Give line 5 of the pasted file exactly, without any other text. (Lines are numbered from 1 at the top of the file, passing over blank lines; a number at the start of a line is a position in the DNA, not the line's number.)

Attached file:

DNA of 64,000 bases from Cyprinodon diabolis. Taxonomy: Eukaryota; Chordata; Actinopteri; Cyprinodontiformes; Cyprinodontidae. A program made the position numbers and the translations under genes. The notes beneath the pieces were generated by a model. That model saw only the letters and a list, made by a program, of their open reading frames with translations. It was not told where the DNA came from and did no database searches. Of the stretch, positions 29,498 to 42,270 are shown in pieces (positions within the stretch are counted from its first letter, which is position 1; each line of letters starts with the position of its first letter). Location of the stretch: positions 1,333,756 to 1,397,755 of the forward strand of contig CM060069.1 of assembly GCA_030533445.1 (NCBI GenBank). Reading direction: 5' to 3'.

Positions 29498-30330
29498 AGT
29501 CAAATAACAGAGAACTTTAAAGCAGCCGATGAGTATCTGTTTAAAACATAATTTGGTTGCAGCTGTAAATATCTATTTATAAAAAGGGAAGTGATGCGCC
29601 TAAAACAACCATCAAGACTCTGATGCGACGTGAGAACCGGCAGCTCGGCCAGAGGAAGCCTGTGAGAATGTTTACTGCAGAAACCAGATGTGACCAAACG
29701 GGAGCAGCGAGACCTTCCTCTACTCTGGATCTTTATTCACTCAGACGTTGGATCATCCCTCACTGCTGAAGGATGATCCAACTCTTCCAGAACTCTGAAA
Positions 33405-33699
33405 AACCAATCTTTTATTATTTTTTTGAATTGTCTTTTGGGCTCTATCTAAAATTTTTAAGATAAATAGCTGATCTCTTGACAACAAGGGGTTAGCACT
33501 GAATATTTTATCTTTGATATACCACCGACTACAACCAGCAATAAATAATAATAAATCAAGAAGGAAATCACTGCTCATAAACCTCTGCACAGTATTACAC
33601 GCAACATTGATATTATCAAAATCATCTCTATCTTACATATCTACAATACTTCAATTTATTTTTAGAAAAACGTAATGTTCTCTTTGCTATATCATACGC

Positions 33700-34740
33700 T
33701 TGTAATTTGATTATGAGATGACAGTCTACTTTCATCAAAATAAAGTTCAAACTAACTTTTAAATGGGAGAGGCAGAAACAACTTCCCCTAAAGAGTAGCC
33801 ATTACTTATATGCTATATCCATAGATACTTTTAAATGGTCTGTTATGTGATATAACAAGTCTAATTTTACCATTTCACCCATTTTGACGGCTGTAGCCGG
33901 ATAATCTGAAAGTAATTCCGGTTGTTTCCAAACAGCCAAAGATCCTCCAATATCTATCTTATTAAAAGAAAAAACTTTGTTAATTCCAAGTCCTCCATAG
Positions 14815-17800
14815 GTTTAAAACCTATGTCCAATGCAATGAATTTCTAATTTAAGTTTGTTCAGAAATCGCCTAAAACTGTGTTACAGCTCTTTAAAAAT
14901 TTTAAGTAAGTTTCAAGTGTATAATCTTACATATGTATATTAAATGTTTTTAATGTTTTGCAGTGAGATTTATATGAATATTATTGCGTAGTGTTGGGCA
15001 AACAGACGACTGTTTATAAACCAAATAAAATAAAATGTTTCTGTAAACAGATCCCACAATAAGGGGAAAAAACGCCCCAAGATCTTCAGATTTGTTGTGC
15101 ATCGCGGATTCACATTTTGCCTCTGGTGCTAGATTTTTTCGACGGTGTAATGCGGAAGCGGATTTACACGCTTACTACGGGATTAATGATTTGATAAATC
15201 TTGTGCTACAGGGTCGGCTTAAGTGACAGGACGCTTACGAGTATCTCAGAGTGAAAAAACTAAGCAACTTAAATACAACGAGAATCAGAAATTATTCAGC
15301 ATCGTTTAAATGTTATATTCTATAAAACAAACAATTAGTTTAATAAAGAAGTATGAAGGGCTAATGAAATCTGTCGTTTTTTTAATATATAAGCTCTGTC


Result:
29601 TAAAACAACCATCAAGACTCTGATGCGACGTGAGAACCGGCAGCTCGGCCAGAGGAAGCCTGTGAGAATGTTTACTGCAGAAACCAGATGTGACCAAACG